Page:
1) Sexist language. In the past few decades we are trying to rid ourselves of sexist language. It hurts and does not represent the realities that women and men are of equal worth and should be given equal opportunities with equal rewards.

I was on a panel for the Society of Biblical Literature's 2009 annual meeting about Bill Maher's movie Religulous. Biblical scholar Cheryl Exum faulted Bill, among other things, for his sexist language. Here's what I said in response:
She’s right, it is important. But I would like to see an equal stance taken with religious language in our Christian dominated culture. David Eller calls upon atheists to eliminate our use of words and phrases like “heaven,” “hell,” “sin,” “angel,” “devil,” “bless,” “soul,” “saint,” “pray,” “sacred,” “divine,” “baptism,” “purgatory,” “gospel” “the Mark of Cain” “Garden of Eden” “patience of Job” “a voice crying in the wilderness” “wolf in sheep’s clothing” “wars and rumors of wars” “lost sheep” and others. They have no corresponding referent in other non-Christian parts of the globe. This Christian language only serves to continue the cultural domination that Christianity has in western society; much like chauvinistic language does with respect to women.
Afterward Exum came up to me and said trying to rid ourselves of biblical language would be impossible. I asked her what she would say if someone had told her a few decades ago that ridding ourselves of sexist language was impossible. She made an off-handed comment that there are differences and walked away. I don't deny there are differences, but there are indeed similarities since, as I think, religious language does us harm too.

2) Belief and faith talk. Some of us are trying to change how we talk about faith. Peter Boghossian writes that whenever we hear the word "faith" we should think of the definition "pretending to know what we don't know," in his book, A Manual for Creating Atheists.When it comes to faith or belief talk I think we should eliminate or modify it as Boghossian is doing. Previously I have written:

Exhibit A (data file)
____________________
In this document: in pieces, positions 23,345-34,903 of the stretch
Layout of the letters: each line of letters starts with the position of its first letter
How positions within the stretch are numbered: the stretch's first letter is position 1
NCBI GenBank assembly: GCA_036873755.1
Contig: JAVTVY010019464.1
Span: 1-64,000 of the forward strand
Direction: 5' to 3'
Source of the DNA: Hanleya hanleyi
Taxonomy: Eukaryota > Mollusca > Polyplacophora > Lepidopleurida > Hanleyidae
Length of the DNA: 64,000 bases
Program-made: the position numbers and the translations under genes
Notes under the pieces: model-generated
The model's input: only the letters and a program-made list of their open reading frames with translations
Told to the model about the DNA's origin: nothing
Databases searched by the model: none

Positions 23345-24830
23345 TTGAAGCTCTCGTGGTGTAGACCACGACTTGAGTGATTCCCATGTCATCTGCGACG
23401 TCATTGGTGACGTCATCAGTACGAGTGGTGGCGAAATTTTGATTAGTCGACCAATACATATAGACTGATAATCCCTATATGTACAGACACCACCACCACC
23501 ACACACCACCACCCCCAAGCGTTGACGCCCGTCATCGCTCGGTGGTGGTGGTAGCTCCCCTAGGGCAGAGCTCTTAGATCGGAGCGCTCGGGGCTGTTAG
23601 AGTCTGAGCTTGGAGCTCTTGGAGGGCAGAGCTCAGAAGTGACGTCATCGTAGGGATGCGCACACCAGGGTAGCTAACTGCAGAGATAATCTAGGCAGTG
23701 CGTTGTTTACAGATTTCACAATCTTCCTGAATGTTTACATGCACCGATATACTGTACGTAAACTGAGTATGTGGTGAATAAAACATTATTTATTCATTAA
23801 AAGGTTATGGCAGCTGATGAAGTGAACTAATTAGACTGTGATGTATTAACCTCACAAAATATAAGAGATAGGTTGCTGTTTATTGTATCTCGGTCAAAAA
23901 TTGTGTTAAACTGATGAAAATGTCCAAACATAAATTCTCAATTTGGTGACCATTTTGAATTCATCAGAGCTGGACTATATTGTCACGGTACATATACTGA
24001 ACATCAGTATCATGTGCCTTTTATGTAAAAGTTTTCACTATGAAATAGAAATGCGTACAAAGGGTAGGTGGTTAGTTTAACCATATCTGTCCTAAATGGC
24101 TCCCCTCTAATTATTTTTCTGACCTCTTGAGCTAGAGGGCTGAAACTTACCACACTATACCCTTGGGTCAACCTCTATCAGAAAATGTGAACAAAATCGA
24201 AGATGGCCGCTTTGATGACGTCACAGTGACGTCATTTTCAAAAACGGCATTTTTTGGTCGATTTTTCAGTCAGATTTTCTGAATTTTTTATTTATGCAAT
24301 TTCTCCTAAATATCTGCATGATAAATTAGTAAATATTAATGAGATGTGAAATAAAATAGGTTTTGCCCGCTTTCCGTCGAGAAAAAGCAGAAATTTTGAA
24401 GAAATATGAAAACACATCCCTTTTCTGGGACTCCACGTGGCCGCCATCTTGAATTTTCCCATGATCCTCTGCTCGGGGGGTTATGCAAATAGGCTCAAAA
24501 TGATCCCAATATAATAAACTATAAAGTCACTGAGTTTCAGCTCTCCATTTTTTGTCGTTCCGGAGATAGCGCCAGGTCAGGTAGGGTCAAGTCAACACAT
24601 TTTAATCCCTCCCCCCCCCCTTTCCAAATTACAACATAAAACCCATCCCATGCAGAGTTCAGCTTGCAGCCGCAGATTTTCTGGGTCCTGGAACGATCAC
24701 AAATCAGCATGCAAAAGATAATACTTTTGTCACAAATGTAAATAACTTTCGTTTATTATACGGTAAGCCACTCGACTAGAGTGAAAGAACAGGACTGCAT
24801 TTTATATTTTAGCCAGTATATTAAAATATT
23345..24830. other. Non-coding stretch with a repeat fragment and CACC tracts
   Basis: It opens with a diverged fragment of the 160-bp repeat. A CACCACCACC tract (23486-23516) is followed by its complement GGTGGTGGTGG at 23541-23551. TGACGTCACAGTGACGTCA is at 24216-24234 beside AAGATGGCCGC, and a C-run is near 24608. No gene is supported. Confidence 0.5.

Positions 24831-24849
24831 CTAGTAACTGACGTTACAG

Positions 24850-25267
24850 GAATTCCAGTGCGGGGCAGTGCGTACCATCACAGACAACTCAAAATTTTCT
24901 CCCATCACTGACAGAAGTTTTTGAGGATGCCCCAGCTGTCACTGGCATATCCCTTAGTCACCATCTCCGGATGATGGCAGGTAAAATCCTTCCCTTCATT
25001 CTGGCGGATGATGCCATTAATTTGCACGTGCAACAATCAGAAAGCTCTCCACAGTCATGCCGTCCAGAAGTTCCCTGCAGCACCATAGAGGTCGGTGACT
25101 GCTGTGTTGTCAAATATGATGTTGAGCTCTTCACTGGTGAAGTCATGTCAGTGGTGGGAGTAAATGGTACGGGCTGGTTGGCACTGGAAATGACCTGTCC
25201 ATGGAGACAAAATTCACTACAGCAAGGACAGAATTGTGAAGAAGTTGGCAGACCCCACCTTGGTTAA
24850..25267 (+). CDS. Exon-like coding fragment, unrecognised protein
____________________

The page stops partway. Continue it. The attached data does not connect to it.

I used to think the position I now hold to was philosophically naive at best, and I have taught university level philosophy classes. Tell me this, do you know the sun will rise this morning, or do you believe it will rise? I know it will rise. Could I be wrong? Yes, but I don't need certainty in order to know something. If a truth proposition has that degree of probability to it then the fact I could conceivably be wrong means nothing. I know it. What does saying "I believe" the sun will rise do? It allows Christians to claim all knowledge is based on faith. Then they slip their Trinitarian incarnational god into that same crack. If the odds for a truth claim are calculated to be 70% then what does faith add to them? 50%? 15%? If we go exclusively by the probabilities there is no room for faith, no reason to believe anything at all. The problem is that we don't have separate words to describe the various probabilities. We only have one word, the word "belief." It covers the whole range of probabilities when we should be using different words to describe them. Other words better describe what we mean, like hope, trust, accept, think, know, conclude, and so on. The word "belief" is a Christian one supporting the Christian faith in the western world. We need a new nomenclature. We are nonbelievers. We don't believe. Let's use language commensurate with what we know.